Politicians who don’t want tax reform are busy making the case that cutting taxes for business will not help workers.

Those politicians are backed up by government scorekeepers who, unfortunately, have their economic analysis exactly backward.

Despite the name—“corporate” tax reform—the burden of the corporate income tax falls almost entirely on workers in the form of lower wages. Americans are undoubtedly skeptical about this claim, but the realities on the ground are actually quite simple.

Businesses invest money in their workplace so that their employees can be more productive. Part of this involves paying higher wages to employees who become more productive and are in higher demand from other firms who are making similar investments.

American corporations pay a federal corporate income tax rate of 35 percent—one of the highest in the world. High corporate taxes discourage this kind of investment in American workplaces, thus killing the potential for workers to earn higher wages.

Most of the cost of corporate taxes—between 75 and 100 percent—is passed on to workers in the form of lower wages. This fact is shown in the results of 10 separate economic studies.

On the flip side of the coin, American households would share in the benefits of a corporate tax cut in receiving higher wages.

This is where government scorekeepers like the Joint Committee on Taxation and the Congressional Budget Office get it wrong.

In contradiction to the relevant economic literature, they maintain that only one quarter of the corporate tax is passed on to workers. The other 75 percent is assumed to go to owners of capital—the corporate owners.

This misguided view is posing an obstacle to tax reform, as government modeling assumptions have a bias toward viewing the wealthy as beneficiaries of corporate tax reform. They do not properly account for the benefits that will accrue to lower-income wage earners.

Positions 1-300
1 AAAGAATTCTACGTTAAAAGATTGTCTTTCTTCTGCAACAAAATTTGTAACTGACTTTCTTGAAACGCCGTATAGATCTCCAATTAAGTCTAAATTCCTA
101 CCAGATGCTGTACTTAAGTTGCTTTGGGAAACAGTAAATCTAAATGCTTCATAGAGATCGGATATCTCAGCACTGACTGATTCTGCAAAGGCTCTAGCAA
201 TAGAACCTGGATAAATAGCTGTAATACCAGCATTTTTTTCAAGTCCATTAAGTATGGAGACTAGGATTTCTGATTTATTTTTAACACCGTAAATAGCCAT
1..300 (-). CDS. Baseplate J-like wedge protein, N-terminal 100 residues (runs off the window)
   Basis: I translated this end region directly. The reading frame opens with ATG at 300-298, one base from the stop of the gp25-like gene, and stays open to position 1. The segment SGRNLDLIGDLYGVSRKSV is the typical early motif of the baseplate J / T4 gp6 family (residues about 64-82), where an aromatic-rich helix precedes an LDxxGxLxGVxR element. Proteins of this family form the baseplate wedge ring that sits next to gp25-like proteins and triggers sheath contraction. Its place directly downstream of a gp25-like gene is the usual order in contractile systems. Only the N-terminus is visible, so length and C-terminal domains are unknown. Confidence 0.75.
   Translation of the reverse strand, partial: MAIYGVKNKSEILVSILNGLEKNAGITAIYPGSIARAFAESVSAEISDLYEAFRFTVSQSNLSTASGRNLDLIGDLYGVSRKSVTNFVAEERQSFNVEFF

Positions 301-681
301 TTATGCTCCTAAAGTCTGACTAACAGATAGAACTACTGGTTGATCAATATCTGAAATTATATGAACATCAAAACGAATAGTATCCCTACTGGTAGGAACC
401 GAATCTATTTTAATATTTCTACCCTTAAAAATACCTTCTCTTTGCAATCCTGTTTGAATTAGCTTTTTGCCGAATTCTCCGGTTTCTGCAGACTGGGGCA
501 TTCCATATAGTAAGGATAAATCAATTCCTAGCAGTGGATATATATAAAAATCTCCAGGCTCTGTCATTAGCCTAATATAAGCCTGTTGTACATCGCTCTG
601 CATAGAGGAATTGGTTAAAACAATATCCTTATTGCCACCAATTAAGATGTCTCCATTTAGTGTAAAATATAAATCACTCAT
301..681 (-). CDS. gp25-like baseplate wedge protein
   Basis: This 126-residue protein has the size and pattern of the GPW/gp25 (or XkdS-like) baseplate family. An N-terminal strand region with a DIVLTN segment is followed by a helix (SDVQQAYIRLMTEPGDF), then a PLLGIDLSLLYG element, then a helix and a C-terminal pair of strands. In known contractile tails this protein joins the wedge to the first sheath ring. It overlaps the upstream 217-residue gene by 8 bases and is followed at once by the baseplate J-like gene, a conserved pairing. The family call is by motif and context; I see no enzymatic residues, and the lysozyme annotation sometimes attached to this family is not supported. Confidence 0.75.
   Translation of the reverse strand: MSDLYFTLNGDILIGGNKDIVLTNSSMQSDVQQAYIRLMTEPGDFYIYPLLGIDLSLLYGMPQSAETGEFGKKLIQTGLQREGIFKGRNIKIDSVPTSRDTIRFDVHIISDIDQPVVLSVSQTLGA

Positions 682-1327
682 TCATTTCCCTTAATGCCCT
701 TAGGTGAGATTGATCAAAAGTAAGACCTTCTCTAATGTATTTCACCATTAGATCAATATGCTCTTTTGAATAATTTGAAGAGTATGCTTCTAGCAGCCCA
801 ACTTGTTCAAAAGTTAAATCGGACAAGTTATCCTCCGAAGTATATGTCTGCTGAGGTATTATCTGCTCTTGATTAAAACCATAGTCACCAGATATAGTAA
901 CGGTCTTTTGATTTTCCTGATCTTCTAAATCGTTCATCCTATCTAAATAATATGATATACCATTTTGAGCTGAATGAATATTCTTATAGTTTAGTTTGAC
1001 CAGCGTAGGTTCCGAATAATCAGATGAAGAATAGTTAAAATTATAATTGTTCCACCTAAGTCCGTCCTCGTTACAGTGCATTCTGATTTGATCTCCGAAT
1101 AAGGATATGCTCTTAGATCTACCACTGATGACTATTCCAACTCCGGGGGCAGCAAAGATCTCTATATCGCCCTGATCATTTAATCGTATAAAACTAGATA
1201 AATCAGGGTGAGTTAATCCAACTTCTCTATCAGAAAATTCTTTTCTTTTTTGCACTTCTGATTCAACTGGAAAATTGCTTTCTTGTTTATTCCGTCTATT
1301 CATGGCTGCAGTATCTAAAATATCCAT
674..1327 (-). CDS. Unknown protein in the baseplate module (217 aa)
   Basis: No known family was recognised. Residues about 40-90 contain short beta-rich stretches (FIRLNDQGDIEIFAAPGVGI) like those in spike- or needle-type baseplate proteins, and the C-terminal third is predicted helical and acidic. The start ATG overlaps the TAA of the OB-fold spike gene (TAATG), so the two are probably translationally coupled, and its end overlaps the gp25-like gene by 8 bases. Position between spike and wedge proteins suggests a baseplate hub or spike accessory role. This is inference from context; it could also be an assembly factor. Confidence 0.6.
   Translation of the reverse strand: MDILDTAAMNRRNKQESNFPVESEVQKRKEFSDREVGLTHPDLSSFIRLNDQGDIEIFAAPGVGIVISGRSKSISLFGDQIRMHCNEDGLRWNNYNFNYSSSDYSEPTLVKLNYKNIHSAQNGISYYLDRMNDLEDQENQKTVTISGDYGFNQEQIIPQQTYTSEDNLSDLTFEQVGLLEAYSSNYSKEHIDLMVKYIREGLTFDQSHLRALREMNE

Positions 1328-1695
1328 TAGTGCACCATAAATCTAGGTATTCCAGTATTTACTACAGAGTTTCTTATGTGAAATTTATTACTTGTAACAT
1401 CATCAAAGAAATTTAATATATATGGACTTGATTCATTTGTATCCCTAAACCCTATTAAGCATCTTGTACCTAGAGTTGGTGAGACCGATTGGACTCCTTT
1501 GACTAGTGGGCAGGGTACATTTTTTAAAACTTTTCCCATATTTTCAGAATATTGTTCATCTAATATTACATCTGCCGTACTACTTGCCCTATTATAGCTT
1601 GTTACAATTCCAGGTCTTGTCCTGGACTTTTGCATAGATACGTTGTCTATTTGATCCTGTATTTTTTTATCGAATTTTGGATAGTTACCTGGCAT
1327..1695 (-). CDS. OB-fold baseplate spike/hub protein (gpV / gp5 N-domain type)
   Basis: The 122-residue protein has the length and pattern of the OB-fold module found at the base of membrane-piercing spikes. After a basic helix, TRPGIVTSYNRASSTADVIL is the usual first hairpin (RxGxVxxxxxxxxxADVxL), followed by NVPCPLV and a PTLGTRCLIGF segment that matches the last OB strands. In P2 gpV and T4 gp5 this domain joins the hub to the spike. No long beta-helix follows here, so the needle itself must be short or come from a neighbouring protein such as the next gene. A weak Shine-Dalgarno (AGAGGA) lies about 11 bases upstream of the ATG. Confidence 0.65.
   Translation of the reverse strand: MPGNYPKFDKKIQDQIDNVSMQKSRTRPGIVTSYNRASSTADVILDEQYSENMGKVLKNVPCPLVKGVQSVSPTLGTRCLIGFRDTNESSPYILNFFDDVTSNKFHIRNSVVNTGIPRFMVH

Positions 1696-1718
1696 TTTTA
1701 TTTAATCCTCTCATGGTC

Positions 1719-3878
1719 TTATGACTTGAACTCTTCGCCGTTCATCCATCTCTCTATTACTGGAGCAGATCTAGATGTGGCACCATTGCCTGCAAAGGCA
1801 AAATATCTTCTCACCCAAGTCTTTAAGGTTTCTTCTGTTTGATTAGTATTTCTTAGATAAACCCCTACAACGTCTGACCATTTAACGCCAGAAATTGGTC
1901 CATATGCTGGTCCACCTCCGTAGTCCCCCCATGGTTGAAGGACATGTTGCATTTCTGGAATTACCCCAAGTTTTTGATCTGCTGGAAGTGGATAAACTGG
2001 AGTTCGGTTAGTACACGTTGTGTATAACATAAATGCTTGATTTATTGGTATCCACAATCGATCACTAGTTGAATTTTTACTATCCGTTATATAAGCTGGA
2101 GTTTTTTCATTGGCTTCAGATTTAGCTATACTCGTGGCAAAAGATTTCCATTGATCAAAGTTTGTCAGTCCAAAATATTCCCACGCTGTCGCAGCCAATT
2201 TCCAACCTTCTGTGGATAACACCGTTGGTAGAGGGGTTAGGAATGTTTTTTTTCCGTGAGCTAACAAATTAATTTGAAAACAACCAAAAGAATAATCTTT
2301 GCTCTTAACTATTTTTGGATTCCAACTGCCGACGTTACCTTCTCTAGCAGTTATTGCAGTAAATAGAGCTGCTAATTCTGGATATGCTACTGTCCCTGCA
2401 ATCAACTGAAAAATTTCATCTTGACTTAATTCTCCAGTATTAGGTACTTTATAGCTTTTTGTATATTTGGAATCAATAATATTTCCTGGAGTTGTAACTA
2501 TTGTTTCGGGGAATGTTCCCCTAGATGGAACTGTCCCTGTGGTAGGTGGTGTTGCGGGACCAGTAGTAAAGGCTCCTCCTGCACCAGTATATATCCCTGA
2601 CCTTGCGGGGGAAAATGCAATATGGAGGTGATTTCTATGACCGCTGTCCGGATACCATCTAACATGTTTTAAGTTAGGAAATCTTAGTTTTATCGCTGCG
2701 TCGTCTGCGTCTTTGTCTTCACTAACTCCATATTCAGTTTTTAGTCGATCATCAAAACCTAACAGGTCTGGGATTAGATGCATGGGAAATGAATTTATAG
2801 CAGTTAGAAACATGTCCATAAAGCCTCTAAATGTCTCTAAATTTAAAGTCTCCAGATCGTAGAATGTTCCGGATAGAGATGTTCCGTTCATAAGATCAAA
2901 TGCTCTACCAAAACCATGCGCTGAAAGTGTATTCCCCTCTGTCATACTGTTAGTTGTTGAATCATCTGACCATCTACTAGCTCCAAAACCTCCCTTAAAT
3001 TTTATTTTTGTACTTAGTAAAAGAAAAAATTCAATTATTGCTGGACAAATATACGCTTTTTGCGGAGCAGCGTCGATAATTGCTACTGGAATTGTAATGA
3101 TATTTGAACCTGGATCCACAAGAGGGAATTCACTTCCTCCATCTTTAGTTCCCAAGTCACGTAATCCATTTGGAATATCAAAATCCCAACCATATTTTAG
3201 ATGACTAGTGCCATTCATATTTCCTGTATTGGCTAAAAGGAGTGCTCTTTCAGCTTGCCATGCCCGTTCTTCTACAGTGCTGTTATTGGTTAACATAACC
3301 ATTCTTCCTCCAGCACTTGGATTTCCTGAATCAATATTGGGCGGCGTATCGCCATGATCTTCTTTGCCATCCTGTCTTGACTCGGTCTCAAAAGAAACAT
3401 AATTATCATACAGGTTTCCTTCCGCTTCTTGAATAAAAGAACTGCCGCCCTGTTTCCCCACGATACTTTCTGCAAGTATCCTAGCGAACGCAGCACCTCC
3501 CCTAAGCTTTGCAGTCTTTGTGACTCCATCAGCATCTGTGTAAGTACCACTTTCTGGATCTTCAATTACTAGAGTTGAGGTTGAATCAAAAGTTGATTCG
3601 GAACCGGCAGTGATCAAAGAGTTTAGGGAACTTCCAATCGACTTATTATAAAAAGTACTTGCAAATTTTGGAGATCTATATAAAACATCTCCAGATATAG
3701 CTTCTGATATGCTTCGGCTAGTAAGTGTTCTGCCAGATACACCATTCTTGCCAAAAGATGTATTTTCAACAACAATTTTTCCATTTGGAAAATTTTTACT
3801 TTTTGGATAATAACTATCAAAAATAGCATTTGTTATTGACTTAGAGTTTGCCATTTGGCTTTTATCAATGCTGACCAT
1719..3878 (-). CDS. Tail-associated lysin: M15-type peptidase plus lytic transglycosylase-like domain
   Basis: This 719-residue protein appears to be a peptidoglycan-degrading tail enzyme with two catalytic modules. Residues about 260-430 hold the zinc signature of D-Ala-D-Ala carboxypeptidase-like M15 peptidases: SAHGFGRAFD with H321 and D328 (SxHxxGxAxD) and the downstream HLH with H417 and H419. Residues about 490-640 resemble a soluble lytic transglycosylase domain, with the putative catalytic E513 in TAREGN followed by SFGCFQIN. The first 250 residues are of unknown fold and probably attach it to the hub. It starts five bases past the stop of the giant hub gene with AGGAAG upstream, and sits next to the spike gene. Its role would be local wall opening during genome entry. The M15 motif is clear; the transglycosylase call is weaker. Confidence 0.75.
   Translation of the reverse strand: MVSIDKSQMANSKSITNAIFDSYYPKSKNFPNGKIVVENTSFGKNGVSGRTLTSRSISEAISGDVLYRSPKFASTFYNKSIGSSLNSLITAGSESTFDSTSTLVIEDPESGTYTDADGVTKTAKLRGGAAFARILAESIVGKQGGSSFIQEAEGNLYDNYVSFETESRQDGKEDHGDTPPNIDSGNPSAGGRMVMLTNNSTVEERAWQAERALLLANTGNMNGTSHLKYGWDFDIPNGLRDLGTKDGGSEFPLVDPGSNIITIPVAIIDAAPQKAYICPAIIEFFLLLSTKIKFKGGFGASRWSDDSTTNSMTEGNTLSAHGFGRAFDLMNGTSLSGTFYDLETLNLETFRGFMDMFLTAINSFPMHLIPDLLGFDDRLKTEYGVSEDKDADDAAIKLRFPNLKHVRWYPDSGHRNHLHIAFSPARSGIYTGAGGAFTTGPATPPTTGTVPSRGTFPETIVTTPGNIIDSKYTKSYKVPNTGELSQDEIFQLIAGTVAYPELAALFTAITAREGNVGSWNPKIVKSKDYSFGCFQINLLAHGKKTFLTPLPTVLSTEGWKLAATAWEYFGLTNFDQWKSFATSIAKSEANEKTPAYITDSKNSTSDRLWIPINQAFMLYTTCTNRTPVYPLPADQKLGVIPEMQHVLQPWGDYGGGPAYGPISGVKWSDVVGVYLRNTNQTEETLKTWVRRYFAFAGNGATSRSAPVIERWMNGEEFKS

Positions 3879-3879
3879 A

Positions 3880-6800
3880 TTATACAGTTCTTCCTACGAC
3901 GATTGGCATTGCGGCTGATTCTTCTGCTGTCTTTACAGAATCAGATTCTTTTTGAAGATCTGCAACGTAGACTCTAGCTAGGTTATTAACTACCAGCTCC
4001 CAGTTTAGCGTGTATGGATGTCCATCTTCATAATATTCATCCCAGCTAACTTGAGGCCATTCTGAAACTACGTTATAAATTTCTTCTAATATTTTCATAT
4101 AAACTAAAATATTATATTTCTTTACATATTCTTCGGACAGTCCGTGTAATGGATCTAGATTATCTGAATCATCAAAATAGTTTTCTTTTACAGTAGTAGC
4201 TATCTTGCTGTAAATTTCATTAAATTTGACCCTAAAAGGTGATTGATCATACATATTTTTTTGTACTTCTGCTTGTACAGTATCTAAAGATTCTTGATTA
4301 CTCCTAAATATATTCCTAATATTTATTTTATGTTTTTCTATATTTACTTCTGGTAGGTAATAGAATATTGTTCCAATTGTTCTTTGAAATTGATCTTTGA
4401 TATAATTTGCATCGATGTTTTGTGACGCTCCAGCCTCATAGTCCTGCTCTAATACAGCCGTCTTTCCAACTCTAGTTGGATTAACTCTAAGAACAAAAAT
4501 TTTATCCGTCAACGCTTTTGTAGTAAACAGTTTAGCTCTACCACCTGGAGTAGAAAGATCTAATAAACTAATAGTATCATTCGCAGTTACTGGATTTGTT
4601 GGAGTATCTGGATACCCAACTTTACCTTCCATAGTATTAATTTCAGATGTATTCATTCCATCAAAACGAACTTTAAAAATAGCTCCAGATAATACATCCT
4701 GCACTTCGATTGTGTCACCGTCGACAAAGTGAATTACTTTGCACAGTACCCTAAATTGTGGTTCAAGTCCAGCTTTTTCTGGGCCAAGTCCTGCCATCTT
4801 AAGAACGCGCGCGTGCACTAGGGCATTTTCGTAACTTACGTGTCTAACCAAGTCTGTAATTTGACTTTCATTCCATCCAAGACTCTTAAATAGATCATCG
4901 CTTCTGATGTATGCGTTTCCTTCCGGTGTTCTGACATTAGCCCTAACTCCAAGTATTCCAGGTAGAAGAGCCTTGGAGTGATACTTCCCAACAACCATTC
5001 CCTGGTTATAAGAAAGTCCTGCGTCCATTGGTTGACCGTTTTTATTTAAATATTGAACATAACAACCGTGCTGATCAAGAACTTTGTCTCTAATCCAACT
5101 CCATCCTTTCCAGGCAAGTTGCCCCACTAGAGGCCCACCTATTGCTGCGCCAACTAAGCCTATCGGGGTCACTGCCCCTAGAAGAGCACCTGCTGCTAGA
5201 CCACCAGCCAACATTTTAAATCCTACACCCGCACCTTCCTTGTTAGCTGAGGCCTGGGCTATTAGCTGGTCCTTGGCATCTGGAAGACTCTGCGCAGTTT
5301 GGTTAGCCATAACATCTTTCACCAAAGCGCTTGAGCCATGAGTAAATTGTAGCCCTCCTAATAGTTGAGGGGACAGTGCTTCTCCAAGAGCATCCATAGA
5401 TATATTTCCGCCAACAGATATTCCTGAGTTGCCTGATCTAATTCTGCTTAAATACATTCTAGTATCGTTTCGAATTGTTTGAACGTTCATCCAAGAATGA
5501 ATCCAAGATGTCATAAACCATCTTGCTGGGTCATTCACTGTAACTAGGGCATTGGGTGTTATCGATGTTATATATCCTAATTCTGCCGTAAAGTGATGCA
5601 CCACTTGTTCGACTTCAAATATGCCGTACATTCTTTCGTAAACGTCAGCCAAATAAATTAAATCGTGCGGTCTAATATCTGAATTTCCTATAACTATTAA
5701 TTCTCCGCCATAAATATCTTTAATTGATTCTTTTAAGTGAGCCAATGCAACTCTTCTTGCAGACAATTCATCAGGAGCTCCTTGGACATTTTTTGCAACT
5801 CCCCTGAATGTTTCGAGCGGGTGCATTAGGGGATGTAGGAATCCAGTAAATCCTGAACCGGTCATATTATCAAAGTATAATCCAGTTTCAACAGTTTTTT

Contrary to what these government models would suggest, slashing the corporate tax rate would help the poor far more than the rich.

A 20-point reduction of the corporate income tax—from 35 percent to 15 percent—could boost the relative market incomes of the poorest Americans by 2.4 percent. That’s $365 for a household that earns $15,000 a year, and more than twice the 1.1 percent increase for the richest 1 percent.

And that’s not even accounting for the economic growth that would compound over time as a result of tax reform. When accounting for that growth, others have estimated that wages could increase by as much as 28 percent.

When Congress finally releases a detailed tax reform plan, the distributional analysis could make or break its political viability. If government scorekeepers continue to assume that owners of capital will benefit the most from tax reform, they will mislead the public.

It would be a shame if backward assumptions misinformed the public and obstructed this historic opportunity to update the U.S. tax code. The current corporate tax code is largely responsible for our anemic economic growth, the historically low rate of business start-ups, and reduced economic dynamism.

Across the U.S., corporations employ 55 million hardworking people who create products for global and domestic markets. A lower corporate income tax rate will benefit not only those 55 million Americans, but all Americans, as increased investment and job creation would put upward pressure on all wages.

Moreover, by attracting business and investment back to the U.S. with a more favorable tax environment, tax reform will renew America’s place as a top global destination to do business and hire workers.

That’s a change that all lawmakers who care about the well-being of American families should embrace.